In a recent decision, where our firm successfully represented the defendants, the United States District Court for the District of Maryland found that the plaintiff’s interpretation of a covenant not to compete in a franchise agreement rendered the clause overbroad and unenforceable. In SH Franchising, LLC d/b/a, Senior Helpers v. Newlands Homecare, LLC, et al., No. 1:18-cv-02104-CCB, (D. Md. Jan. 29, 2019), the court analyzed a non-compete that prevented the former franchisee from operating a “competitive business,” which the agreement defined as businesses which provide any “product or service that is similar to the services and products authorized to be offered or sold under the [franchisor’s] . . . System” of operating in-home care agencies.
The plaintiff is a company that franchises non-medical income care businesses primarily for senior citizens experiencing Alzheimer’s disease or dementia. The defendants are a former franchisee and her new business, which provides dementia care training and consultation to senior care facilities and family members of individuals with dementia. The plaintiff filed suit, alleging that the new business breached the franchise agreement’s non-compete and sought to enjoin its operations.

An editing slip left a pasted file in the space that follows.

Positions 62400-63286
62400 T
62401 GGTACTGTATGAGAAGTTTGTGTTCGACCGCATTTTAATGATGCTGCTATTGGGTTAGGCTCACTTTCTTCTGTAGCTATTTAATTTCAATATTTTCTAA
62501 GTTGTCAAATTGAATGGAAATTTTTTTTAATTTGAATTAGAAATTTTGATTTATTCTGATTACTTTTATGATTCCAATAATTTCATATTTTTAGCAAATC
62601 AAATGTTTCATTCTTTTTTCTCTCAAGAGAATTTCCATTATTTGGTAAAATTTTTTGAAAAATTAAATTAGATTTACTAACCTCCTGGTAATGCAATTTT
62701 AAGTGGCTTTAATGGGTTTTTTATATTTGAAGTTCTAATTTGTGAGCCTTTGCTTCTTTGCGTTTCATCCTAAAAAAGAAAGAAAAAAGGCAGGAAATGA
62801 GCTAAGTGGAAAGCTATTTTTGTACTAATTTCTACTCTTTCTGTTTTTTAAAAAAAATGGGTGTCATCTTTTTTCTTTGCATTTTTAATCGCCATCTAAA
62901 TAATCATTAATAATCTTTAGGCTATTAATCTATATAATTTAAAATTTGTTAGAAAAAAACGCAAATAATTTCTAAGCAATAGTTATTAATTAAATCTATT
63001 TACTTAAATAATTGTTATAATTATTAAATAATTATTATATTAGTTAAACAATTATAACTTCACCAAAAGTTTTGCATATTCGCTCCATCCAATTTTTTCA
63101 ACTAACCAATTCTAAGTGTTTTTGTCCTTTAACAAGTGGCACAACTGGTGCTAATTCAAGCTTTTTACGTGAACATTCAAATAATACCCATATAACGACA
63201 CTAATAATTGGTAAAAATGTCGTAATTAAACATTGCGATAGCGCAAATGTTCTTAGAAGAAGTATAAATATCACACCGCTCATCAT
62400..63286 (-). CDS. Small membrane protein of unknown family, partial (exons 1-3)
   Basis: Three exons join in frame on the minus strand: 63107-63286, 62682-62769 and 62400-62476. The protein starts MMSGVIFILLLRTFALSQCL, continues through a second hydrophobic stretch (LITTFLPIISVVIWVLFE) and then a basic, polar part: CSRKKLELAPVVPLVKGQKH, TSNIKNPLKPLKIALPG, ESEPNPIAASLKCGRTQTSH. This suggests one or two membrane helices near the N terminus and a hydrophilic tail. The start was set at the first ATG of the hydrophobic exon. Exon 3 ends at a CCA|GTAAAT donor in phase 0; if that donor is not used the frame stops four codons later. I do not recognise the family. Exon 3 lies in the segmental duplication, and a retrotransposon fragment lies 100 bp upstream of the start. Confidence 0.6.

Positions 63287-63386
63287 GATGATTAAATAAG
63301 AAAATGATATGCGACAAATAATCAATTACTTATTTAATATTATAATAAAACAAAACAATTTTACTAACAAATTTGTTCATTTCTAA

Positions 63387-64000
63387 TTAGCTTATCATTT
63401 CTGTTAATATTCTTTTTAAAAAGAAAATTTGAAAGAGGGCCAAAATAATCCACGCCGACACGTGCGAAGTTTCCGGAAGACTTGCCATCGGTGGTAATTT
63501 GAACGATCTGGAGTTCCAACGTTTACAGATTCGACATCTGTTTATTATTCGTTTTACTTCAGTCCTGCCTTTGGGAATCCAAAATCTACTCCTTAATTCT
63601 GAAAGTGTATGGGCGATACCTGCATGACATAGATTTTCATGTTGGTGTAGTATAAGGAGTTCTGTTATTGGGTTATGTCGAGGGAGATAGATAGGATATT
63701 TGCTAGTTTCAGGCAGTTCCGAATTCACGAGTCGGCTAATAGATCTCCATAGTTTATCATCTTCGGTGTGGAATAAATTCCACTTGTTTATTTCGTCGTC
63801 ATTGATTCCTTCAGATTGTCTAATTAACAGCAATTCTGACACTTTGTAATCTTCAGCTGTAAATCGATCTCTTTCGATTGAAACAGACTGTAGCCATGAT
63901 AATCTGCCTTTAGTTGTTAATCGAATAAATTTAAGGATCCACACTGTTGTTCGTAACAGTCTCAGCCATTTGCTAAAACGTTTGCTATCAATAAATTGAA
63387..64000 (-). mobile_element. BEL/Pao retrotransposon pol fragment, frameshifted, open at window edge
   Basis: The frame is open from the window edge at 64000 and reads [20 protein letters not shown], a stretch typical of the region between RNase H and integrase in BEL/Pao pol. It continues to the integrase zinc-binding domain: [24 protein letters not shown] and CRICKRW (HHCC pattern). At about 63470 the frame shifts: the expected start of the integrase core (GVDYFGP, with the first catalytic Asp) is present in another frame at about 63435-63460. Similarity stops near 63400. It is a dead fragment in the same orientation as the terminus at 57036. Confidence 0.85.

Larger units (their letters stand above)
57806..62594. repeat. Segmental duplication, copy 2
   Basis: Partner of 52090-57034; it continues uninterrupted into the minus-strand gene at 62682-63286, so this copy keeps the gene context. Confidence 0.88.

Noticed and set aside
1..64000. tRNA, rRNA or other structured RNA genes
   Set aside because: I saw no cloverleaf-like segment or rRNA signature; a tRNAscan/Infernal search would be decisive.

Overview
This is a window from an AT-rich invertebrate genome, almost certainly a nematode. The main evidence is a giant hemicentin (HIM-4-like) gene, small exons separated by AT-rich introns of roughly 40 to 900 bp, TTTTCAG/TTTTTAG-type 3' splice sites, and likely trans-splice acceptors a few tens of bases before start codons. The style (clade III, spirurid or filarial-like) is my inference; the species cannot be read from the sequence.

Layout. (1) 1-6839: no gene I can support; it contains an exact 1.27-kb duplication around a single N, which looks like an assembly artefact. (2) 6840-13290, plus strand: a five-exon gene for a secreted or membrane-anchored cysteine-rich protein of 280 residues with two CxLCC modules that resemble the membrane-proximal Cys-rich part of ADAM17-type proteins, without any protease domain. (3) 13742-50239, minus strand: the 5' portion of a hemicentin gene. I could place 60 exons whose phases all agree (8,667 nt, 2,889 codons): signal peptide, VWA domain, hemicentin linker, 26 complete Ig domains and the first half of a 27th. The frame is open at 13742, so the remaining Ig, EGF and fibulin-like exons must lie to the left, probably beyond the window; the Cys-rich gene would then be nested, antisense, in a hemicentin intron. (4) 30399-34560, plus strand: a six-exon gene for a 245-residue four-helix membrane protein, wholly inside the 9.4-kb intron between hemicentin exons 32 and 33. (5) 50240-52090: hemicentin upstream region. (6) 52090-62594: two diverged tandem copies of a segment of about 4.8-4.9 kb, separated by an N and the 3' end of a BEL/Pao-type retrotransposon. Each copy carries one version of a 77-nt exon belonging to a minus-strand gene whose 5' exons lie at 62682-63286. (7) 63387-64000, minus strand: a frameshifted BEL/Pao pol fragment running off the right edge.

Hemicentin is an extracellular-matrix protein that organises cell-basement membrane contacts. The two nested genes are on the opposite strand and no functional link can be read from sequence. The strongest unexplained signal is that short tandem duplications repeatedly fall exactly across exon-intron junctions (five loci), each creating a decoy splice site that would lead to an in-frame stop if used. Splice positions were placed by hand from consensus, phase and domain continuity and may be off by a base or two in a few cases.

After an evidentiary hearing and substantial briefing, the court ruled that the former franchisee’s new business was not “similar” because she provided training and educational services on how to care for a person with dementia, which is different from actually providing care to an individual. In denying the injunction, the court explained that the former franchisee could not be prevented from operating a business merely because its services may negate the need for some prospective clients to hire the plaintiff. The court determined that the former franchisee should not be prohibited from operating her new business simply because it may negatively impact the plaintiff’s profits, which is not a protectable legal interest.
In addition to denying the injunction, the court granted our motion to dismiss the case because the plaintiff failed to comply with the franchise agreement’s mandatory mediation requirement before filing suit.
The defendants were represented in this matter by Matthew D. Kohel and Joseph B. Wolf. Our firm represents franchisors and franchisees and handles nationwide litigation and arbitration. If your business is involved in a dispute, please contact us today.